"Mounted rifle troops and horses stopped to the side of a road through the mountains of Palestine." The photo
appears to be at the Sha'ar Haggai/Bab el Wad junction between Jaffa and Jerusalem.
(National Library of New Zealand)
"Mounted New Zealand World War I troops in Palestine, moving towards the Jordan River. Photographs taken
during World War I of the New Zealand Expeditionary Forces in Jerusalem, and the Auckland Mounted
Rifles in Egypt, Sinai and Palestine. Ref: 1/2-066833-F. Alexander Turnbull Library, Wellington, New Zealand"

Thursday, October 2, 2014

The U.S. Navy Saved Jews of Eretz Yisrael
Exactly 100 Years Ago (October 6, 1914)

USS North Carolina (Photographic History of
the U.S. Navy)
Versions of this article appear in today's Jerusalem Post Magazine and the Jerusalem Center for Public Affairs website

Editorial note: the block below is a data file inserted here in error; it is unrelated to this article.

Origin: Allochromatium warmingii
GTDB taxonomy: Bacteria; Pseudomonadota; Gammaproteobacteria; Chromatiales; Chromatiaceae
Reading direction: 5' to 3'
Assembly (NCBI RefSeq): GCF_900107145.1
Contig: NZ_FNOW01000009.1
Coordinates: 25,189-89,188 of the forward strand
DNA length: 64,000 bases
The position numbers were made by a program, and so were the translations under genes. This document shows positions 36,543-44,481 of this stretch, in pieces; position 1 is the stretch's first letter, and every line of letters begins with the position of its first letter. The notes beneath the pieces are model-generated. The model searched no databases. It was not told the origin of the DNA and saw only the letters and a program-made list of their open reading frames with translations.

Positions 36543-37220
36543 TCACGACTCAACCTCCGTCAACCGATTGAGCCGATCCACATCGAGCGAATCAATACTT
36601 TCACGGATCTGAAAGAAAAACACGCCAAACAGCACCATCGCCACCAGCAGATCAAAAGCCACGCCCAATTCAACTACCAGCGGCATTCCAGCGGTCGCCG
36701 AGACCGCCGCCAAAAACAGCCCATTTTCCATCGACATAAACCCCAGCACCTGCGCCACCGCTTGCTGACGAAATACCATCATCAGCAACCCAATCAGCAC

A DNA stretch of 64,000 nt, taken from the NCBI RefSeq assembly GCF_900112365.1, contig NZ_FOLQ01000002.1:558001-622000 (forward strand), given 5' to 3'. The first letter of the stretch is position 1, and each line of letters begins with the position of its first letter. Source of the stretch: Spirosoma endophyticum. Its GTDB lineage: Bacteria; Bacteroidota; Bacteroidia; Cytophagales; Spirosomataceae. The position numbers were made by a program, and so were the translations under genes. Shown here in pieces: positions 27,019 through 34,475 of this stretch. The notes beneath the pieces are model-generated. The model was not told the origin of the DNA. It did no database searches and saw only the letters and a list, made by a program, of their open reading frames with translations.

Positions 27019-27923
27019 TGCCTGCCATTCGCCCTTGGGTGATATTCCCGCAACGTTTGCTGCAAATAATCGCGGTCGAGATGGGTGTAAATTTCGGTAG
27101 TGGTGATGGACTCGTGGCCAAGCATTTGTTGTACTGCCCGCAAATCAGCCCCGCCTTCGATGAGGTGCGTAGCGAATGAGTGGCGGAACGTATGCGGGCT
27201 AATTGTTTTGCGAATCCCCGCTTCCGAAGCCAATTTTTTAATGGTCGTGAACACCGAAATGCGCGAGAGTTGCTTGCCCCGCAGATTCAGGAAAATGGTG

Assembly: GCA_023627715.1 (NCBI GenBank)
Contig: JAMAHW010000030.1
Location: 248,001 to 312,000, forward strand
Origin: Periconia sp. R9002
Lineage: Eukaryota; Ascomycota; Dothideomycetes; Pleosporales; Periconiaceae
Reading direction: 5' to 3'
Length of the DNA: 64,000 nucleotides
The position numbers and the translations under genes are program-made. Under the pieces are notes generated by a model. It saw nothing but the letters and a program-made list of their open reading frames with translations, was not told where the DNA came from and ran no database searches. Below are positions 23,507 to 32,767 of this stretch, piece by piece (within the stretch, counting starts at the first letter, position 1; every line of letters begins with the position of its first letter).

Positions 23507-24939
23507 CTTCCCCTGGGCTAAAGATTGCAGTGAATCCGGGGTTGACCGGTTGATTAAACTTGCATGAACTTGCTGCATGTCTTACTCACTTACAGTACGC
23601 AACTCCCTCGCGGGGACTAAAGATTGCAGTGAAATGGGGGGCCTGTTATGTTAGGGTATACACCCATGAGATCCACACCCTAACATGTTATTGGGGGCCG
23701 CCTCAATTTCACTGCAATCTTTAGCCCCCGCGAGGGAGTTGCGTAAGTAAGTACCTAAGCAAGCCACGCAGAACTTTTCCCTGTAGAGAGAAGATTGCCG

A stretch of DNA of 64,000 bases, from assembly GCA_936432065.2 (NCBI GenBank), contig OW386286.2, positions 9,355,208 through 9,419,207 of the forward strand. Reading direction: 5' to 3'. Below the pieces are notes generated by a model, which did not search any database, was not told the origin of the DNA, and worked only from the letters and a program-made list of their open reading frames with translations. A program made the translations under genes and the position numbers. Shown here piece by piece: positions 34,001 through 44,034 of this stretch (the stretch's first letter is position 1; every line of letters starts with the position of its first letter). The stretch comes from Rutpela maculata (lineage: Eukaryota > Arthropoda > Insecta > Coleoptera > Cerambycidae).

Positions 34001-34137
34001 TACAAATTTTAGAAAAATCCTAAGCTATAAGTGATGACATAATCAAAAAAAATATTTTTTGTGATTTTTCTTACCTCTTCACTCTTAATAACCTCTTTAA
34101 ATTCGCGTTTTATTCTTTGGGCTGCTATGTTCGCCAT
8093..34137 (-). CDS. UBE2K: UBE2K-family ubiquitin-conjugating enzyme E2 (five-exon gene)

One hundred years ago the Jews of Palestine suffered terribly from hunger, disease and oppression.  The territory was ruled with an iron fist by the Ottoman (Turkish) army.  The Middle East teetered on the brink of World War I, and in 1914 Turkey abolished the “capitulation” agreements with European powers which granted them elements of sovereignty over their subjects in the Ottoman Empire.  For many Jews of Eretz Yisrael their French, British and Russian protectors were gone. The financial assistance they received from their European Jewish brethren evaporated.  

In late 1914, the war in the Middle East began with Turkey massing troops in Palestine and the Sinai to move against the British along the Suez Canal.  The Turkish army prepared for the attack by forcibly conscripting locals, including Jews, and by looting (so-called “levies”) supplies, food and animals from residents of Palestine.

The forced conscription and looting of  Jerusalem homes. (1914, Ottoman Imperial Archives)

Hassan Bey, the "Tyrant" (Library
of Congress)
In a report on the Jews of Palestine in World War I, the Zionist Organization of London related in 1921, “The harshest and most cruel of all the Turkish officials was the Commandant of the Jaffa district, Hassan Bey.”